Physical Activity at Any Intensity Associated with Lower Risk of Death

AUGUST 22, 2019
Patrick Campbell
exercisingA new study is providing evidence of the impact of physical activity, at any intensity, on lowering a patient’s risk of early death. 



Results of the study from the National Institute for Health Research (NIHR) in Europe has found that increased physical activity, regardless of intensity, was associated with a lower risk of death while more than 9.5 hours of sedentary time increased the risk of death. 



"These results are fantastic. It has previously been widely assumed that more is better in terms of physical activity for health,” said study investigator Tom Yates, PhD, professor of physical activity, sedentary behaviour and health at the University of Leicester. “However, this study suggests health may be optimized with just 24 minutes per day of brisk walking or other forms of moderate-intensity physical activity.”

To evaluate dose-response associations between accelerometer assessments total physical activity, different intensities of physical activity, and sedentary time and all-cause mortality, investigators conducted a systematic review of 5 databases. After performing a search of PubMed, PsycINFO, Embase, Web of Science, and Sport Discus from inception of the databases until July 2018, 518 studies were identified by investigators.

Of those 518 studies, 39 were retrieved for full text review and 10 were eligible for inclusion. After applying further inclusion criteria, 8 studies were included in the final analysis — 2 of the studies were unpublished and identified through personal contact.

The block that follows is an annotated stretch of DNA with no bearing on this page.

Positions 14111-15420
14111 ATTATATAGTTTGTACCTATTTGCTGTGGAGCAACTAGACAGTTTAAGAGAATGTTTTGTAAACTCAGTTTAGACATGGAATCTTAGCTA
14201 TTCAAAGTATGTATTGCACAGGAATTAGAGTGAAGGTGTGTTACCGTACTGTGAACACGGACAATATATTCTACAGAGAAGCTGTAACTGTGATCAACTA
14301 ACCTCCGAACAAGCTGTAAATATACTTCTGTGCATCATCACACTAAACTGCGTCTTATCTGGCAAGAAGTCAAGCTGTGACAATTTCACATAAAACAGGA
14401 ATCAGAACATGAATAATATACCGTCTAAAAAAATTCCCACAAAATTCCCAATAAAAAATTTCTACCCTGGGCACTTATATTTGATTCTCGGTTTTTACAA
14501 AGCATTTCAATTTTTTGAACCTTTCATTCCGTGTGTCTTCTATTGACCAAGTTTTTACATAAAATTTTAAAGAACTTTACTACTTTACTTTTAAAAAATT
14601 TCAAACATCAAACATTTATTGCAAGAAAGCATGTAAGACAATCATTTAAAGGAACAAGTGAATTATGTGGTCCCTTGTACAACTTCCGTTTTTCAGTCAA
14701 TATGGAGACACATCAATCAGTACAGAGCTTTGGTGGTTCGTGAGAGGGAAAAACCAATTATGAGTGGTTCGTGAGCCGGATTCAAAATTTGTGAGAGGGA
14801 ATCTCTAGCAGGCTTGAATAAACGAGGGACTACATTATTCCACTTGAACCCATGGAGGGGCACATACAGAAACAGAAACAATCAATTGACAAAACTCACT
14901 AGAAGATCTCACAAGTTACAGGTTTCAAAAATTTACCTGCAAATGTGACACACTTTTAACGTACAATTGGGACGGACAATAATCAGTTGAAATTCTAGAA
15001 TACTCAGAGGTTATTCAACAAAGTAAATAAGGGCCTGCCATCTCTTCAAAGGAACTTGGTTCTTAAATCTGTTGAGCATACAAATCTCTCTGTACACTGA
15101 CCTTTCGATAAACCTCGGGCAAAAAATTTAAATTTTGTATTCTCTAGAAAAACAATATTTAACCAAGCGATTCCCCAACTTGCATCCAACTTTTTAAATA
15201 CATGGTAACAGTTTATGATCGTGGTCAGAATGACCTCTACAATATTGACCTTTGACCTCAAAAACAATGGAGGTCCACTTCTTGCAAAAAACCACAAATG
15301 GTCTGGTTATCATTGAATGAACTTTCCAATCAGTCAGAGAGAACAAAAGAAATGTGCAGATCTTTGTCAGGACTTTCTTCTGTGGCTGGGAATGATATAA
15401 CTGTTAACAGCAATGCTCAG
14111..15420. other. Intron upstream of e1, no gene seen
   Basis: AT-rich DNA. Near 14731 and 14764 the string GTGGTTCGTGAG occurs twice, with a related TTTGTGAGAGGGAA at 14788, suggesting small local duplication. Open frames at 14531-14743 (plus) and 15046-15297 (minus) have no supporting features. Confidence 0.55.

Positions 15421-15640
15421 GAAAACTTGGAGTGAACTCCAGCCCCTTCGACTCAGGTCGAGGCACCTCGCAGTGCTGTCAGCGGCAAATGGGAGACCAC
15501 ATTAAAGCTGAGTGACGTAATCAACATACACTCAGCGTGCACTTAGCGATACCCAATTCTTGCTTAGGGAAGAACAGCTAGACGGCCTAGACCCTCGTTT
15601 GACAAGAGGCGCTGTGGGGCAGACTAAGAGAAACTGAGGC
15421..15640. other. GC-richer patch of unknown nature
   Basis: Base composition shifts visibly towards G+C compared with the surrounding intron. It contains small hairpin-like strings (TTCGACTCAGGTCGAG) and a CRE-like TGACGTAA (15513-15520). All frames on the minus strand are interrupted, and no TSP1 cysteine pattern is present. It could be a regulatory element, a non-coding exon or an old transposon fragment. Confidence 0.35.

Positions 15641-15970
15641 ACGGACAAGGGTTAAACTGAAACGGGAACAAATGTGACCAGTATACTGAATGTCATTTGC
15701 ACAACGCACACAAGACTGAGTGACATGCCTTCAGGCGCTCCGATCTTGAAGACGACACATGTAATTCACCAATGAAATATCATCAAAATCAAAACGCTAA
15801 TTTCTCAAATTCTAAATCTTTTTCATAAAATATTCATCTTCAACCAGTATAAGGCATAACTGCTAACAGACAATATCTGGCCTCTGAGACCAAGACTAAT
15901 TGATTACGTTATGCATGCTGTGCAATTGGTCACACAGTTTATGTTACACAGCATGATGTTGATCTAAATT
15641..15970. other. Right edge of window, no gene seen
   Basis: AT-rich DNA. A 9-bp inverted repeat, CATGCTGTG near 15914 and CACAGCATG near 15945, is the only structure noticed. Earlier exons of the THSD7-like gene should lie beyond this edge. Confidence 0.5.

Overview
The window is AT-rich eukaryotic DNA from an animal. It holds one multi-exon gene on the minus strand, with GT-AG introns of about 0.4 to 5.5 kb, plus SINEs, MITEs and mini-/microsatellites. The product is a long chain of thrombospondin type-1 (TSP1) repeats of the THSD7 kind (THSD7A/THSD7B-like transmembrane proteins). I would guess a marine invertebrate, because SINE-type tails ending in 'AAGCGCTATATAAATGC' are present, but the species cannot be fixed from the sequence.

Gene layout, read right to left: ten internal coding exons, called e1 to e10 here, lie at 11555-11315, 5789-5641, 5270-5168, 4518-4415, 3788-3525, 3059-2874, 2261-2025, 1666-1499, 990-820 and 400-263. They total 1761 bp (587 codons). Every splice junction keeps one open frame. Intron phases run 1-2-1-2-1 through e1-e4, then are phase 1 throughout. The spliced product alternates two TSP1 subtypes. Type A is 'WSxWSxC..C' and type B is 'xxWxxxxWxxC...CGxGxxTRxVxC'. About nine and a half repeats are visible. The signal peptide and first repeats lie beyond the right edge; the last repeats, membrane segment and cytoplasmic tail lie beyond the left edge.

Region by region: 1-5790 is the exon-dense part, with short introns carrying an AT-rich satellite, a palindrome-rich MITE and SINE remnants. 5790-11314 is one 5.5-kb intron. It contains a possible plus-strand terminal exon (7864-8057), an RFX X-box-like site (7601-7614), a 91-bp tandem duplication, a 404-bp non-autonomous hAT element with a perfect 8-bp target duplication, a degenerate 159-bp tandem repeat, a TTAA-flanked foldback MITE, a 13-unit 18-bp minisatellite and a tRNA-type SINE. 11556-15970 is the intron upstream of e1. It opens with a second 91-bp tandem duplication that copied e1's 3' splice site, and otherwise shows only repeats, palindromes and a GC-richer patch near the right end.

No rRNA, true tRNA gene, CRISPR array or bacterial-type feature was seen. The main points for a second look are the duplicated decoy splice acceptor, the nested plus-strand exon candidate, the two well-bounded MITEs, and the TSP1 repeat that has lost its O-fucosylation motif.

A total of 36,383 patients were included in the final analysis — the mean age of this group was 62.6 years and 72.8% were women. The median follow-up for these patients was 5.8 years and investigators analyzed 2149 (5.9%) deaths.

Upon analysis, investigators found that any levels of physical activity were associated with a reduction in the risk of mortality with a non-linear dose response. In terms of hazard ratios for mortality, the HR among the least active quarter was 1.00, 0.48  in the second quarter, 0.34 in the third quarter, and 0.27 in the fourth and most active quarter.

Investigators also noted the risk of death increased as sedentary time increased. HRs for increasing quarters were 1.00 for the first quarter , 1.28 (1.09 to 1.51) for the second, 1.71 (1.36 to 2.15) for the third quarter, and 2.63 (1.94 to 3.56) for the fourth and most sedentary quarter after adjustment for age, sex, BMI, socioeconomic status, wear time, and time spent in moderate-to-vigorous intensity physical activity.

"Our results provide important data for informing public health recommendations, and suggest that the public health message might simply be "sit less, move more and more often,” said investigator Charlotte Edwardson, MSc, PhD, an associate professor in physical activity, sedentary behaviour and health at the University of Leicester. 


This study, “Dose-response associations between accelerometry measured physical activity and sedentary time and all cause mortality: systematic review and harmonised meta-analysis,” was published online in the British Medical Journal. 




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